A Project of The Annenberg Public Policy Center

Not Enough Delegates?


Q: What happens if neither Clinton nor Obama wins enough delegates to secure the nomination?

A: A brokered convention would result in the very unlikely event that neither sews up the nomination beforehand. We have no idea what would happen then.

FULL QUESTION

What will happen if neither Obama nor Clinton gets enough delegates to win the nomination on the first ballot at the convention? If it goes to a second ballot, aren’t all delegates then free to vote any way they want?

FULL ANSWER

For 2008, the Democratic National Committee allocated a total of 4,048 delegates, divided between 48 states, the District of Columbia, Puerto Rico and a handful of U.S. territories. (Florida and Michigan were stripped of all their delegates for violating party rules.) Of the 4,048 total delegates, 3,253 are pledged, which means that they are distributed on the basis of the results of state primaries and caucuses. The remaining 795 delegates – the so-called superdelegates – consist of elected officials (such as Democratic governors and members of the U.S. House or Senate) and party leaders (such as the head of the DNC). To win the nomination, a candidate needs to secure 2,025 total delegates.

Superdelegates are not pledged to any particular candidate, which means that they are free to vote for whomever they please at the convention. Pledged delegates, on the other hand, vote for … well, whomever they please. Unlike delegates to the Electoral College (many of whom are bound by state law to vote for whichever candidate won their state), the DNC does not require that delegates be bound to a particular candidate. Indeed, the DNC’s rules state that:

DNC Delegate Selection Rules (Rule 12J): Delegates elected to the national convention pledged to a presidential candidate shall in all good conscience reflect the sentiments of those who elected them.

In an e-mail to Time magazine, a DNC spokesperson explained rule 12J to mean that "delegates are not bound to vote for the candidate they are pledged to at the Convention or on the first ballot." The rule was intended to allow the convention to function "as a deliberative body" and to free delegates "to vote for the presumptive nominee" in the event that the candidate to which they were pledged has since dropped out of the race.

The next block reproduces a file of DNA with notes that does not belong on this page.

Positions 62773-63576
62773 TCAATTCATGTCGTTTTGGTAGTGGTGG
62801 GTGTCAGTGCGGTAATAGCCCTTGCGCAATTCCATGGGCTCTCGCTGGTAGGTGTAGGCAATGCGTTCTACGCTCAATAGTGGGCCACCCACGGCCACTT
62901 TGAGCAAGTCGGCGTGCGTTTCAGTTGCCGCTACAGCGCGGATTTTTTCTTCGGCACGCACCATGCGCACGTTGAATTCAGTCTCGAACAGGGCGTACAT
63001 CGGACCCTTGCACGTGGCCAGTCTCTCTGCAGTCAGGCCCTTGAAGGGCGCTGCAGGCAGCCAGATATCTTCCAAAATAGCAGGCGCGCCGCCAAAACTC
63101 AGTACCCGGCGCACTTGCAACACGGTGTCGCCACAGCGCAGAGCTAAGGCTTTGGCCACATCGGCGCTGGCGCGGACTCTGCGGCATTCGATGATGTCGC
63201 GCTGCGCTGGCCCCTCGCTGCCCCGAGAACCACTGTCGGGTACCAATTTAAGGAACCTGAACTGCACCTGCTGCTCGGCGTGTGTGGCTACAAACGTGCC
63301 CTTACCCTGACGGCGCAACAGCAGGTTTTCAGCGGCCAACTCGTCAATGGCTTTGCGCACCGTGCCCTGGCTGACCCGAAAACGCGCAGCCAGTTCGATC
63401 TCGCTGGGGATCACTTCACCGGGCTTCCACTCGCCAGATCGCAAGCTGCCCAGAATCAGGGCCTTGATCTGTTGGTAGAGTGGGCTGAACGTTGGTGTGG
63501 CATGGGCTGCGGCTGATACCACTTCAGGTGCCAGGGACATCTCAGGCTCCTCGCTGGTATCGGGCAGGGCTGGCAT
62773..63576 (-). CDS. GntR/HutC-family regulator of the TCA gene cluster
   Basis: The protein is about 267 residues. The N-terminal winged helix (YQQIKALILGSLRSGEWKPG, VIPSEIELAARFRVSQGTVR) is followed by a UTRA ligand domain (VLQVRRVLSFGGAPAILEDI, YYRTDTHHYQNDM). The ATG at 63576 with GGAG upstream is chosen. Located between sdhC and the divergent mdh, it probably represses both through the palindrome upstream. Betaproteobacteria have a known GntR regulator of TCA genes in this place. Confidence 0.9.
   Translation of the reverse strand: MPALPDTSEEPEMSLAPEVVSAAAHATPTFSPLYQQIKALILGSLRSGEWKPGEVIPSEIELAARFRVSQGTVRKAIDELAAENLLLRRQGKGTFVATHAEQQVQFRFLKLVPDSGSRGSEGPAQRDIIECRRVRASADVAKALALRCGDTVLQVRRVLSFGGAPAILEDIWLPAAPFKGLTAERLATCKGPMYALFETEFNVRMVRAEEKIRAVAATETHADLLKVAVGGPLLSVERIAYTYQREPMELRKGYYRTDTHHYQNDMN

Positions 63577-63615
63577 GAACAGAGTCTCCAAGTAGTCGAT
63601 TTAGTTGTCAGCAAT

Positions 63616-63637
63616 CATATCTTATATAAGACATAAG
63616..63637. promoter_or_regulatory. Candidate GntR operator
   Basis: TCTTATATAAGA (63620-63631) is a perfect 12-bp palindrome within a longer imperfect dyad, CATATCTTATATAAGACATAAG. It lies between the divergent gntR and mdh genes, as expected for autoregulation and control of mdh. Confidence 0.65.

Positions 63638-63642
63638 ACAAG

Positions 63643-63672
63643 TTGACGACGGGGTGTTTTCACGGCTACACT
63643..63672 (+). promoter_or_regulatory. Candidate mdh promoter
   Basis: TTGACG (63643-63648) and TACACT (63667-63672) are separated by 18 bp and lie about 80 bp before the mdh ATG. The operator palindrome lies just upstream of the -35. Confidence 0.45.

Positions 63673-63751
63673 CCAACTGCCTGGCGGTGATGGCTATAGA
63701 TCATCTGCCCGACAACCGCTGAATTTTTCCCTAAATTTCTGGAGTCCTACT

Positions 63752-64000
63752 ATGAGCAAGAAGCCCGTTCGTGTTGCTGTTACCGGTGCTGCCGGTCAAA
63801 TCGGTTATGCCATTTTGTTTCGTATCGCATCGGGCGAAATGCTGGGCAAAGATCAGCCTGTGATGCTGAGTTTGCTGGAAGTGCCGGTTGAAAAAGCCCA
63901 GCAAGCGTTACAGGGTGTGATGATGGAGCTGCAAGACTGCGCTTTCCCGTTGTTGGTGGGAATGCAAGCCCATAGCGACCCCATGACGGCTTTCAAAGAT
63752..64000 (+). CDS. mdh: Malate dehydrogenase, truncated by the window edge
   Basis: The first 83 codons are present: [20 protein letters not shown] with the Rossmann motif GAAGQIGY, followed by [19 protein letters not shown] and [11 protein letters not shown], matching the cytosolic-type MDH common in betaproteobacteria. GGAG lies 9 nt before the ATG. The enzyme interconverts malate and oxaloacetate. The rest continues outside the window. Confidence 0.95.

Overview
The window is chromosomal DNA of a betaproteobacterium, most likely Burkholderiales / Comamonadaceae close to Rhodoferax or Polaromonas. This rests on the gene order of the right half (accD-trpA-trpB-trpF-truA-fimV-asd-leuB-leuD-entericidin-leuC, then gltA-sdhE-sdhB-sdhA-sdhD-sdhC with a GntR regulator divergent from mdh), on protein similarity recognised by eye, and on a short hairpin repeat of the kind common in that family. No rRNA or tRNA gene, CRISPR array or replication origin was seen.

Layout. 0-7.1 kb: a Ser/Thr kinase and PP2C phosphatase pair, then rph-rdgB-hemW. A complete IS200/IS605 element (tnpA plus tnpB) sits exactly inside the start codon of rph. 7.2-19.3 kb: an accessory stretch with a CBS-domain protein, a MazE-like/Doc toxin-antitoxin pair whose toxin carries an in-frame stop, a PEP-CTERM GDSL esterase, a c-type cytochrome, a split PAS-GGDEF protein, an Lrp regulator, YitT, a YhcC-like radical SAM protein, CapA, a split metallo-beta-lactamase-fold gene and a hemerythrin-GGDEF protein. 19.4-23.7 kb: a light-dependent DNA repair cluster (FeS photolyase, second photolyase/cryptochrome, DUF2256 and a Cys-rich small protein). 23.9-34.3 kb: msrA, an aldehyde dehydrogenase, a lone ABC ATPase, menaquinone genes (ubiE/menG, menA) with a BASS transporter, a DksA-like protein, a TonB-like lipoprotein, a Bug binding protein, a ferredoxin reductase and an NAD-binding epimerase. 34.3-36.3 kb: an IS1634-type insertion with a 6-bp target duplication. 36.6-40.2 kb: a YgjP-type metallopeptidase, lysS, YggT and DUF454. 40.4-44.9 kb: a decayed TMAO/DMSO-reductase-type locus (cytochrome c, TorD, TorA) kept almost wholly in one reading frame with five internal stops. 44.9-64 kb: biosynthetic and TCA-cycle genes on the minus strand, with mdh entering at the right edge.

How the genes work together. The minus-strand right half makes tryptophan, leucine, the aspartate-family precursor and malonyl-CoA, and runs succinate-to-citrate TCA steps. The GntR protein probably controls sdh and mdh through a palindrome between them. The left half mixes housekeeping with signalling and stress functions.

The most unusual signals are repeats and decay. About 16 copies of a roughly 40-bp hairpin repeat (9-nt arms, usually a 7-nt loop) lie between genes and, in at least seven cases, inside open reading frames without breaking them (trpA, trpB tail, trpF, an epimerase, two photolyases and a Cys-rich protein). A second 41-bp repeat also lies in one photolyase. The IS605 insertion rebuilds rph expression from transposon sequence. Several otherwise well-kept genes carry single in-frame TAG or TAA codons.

In practice, pledged delegates are unlikely to change their votes. DNC rules allow candidates to vet their list of pledged delegates and to remove any delegates they wish. Thus, pledged delegates are likely to consist of a candidate’s most fervent partisans. It’s unrealistic to expect that many pledged delegates could be convinced to switch allegiances.

Moreover, it’s extremely unlikely that the first ballot will fail to produce a clear winner, which would happen only if neither Clinton nor Obama reached 2,025 delegates. In a pure two-way race, that outcome would be impossible. In this case, former North Carolina Sen. John Edwards does have 18 pledged delegates, so a brokered convention is possible. (A "brokered convention" is one in which delegates pick the nominee through further ballots and deliberation.) But it would occur only if Clinton and Obama fall just a few delegates short of an absolute majority. In that unlikely event, Edwards could ask his supporters to cast their votes for either Clinton or Obama. Or the delegates could decide on some third candidate entirely.

A somewhat more likely scenario is a convention fight over seating delegates from Florida and Michigan. The DNC may have officially stripped the two states of their delegates, but that didn’t stop either state from holding a Democratic primary. Hillary Clinton won both contests, although none of the Democratic candidates campaigned in either state, and Obama’s name wasn’t on the Michigan ballot. The two states would have a total of 367 delegates, which is likely to be larger than the difference between Clinton and Obama’s finally tallies.

That would be the first convention floor fight for the Democrats since 1972, when a coalition of Democratic leaders (led by then-Georgia Gov. Jimmy Carter) argued that California had violated party rules by awarding all of its delegates to George McGovern in a winner-take-all primary (rather than in the proportional manner specified in party rules). McGovern argued that changing the rules after the fact was unfair, and his supporters eventually carried the day – then went on to lose in the general election in a landslide.

It’s fairly unlikely that the Democrats will drag their decision all the way to the convention. Party leaders are likely to recall that their last intra-party convention battles resulted in general election losses to Richard Nixon. Indeed Democratic Senate Majority Leader Harry Reid has said that he and other party leaders may push superdelegates to commit to a clear choice before the convention. But should the 2008 Democratic nomination come down to a convention fight, we feel good about making one prediction: It’ll make for a wild ride.

-Joe Miller

Sources

Cook, Rhodes. "The Democratic End Game: Who Has the Right Credentials." Center for Politics, 10 April 2008.

Cox, Ana Marie. "E-Mail from Stacie Paxton, DNC Press Secretary." Time.com, 22 April 2008.

Democratic National Committee. "2008 Delegate Selection Rules." 19 August 2006. Democratic National Convention, 22 April 2008.

Tapper, Jake. "Reid, Pelosi, Dean May Push Uncommitted Superdelegates to Decide by July 1st." ABC News, 24 April 2008.

Democratic National Committee. "2008 Democratic National Convention — Delegate/Alternate Allocation."  Democratic National Committee, 17 March 2008.